Otto Bauer-Nilsen passed away suddenly at Cypress Cove, a retirement community in Fort Myers, Florida on the evening of January 14, 2020 at the age of 93.
Otto was born on July 10, 1926 in Haugesund, Norway to August and Louise Bauer-Nilsen, now deceased. He was raised in Haugesund where his father co-owned Bauer Hydraulics, a shipping industry hydraulics manufacturer with his two brothers. Otto was a Sargent in the Norwegian underground army during the Nazi occupation and was in charge of Nazi prisoners of war after the surrender.
After World War II, at the age of 19, Otto immigrated to the USA to study architecture at the University of Cincinnati. Otto lived with his cousin Dorthea Peterson whose parents had immigrated to the USA at the turn of the century. Otto graduated Magna Cum Laude in 1950 and returned to Norway where he got a job with the City of Stavanger in the City Planning Department.
On December 10, 1950 Otto married Kari Aune-Iversen. Son Fredrick was born in Stavanger late that summer. The family soon moved back to Cincinnati where Otto took a teaching job at the University of Cincinnati School of Architecture and daughter Elizabeth was born in early 1953. The family then moved to Cleveland, Ohio where Otto took a job in an architectural firm and son August was born in the summer of 1955. The family moved again to Birmingham, Alabama where Otto took a job with a real estate development firm and Otto, Jr. was born in early 1957.
The family moved one last time back to Cincinnati, Ohio where Otto returned to the University of Cincinnati and soon co-founded the architectural firm of Gartner, Burdick and Bauer-Nilsen in 1958. The family first lived in the neighborhood of Hyde Park and then moved to the Village of Indian Hill in 1961. The architectural firm thrived in the 60s, 70s and 80s where Otto received over twenty-five design excellence awards from the American Institute of Architects.
Otto and Kari bought a 125 acre farm in Pike County, Ohio in 1970 as a second home and working farm. The farm remains in the family. Otto religiously returned to Cincinnati to be with family at Christmas and to the Pike County Farm for the annual family picnic on Memorial Day.
Otto split with Gartner, Burdick and Bauer-Nilsen in 1984 started a second firm, Englehard / Bauer-Nilsen until his retirement in 1993.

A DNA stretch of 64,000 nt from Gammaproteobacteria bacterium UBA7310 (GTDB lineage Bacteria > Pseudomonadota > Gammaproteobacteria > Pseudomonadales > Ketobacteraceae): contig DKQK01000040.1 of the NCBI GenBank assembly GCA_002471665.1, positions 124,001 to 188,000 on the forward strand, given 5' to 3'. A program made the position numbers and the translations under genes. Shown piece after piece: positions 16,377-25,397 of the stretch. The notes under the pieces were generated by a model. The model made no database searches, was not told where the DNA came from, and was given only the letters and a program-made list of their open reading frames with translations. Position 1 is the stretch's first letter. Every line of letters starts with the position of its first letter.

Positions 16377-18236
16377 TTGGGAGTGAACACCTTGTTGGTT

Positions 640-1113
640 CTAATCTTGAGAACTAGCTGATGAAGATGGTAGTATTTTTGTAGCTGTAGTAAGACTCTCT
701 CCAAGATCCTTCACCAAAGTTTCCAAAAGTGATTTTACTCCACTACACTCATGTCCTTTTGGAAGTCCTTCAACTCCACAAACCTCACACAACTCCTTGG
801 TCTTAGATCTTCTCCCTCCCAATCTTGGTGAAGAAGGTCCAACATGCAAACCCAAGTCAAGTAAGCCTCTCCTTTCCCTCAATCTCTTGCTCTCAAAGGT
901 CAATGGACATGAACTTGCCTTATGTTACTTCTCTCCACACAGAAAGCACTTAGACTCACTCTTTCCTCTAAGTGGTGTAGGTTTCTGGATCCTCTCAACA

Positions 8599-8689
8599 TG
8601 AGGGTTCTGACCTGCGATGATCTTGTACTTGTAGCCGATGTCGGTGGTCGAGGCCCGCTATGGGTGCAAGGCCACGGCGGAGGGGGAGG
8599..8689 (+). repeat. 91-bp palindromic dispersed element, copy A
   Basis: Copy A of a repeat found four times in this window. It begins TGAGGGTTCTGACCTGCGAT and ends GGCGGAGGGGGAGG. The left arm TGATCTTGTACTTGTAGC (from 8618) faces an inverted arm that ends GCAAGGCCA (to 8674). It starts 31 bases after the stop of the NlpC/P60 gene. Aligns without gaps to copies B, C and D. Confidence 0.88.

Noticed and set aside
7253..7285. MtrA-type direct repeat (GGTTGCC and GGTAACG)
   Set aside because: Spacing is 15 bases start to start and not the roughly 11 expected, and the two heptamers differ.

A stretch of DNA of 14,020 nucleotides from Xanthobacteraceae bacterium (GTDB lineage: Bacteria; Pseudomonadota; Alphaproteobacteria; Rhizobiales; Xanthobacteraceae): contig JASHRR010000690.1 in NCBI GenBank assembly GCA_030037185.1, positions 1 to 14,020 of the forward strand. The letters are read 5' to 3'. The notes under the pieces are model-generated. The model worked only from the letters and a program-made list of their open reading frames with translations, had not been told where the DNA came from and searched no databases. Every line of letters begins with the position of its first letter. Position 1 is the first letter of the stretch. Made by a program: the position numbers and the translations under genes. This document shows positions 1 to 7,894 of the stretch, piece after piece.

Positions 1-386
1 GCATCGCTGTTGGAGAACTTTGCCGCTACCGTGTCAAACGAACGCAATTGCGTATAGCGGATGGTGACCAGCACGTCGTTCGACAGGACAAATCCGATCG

Otto & Kari moved from Indian Hill and split time between the Pike County Farm and a new house in Cape Coral, Florida. Soon after Kari died in 2004, Otto moved to Cypress Cove a retirement community in Fort Myers, Florida where he was active in the art, model sail boating, water aerobics and bocce ball programs.
Otto was a board member of the Village of Indian Hill Planning commission for over 30 years, a board member and master juror for the State Board of Architects of Ohio for over 25 years, a board member of the National Architectural Accrediting Board, a member of the National Council of Architectural Registration Boards and a member of the American Institute of Architects. Otto was a prolific artist, sculptor and musician.
Otto was preceded in death by his beloved wife, Kari Bauer-Nilsen in 2004; as well as a son, August Bauer-Nilsen in 2014. Otto is survived by three children: Fredrick Bauer-Nilsen (Jeanne) of Cincinnati, OH, Elizabeth B.-N. Sanders (Randall) of Columbus, OH, Otto Bauer-Nilsen, Jr. (Janet) of Cincinnati, OH as well as eight grandchildren: Adam Sanders (Alane), Andrew Bauer-Nilsen (Marcella), Maxwell Bauer-Nilsen, Sarah Bauer-Nilsen, Bobby Bauer-Nilsen, Emma Sanders Hoster (Barret), Kristine Bauer-Nilsen, Olivia Bauer-Nilsen and three great grandchildren: Owen Sanders, Brady Bauer-Nilsen and Leah Sanders.
No formal services are planned at this time.
Memorial contributions in memory of Otto Bauer-Nilsen, Sr. are suggested to doctorswithoutborders.org (Doctors Without Borders USA, PO Box 5030, Hagerstown, MD 21741-5030).
Mullins Memorial Funeral Home & Cremation Service, Fort Myers, is entrusted with final care.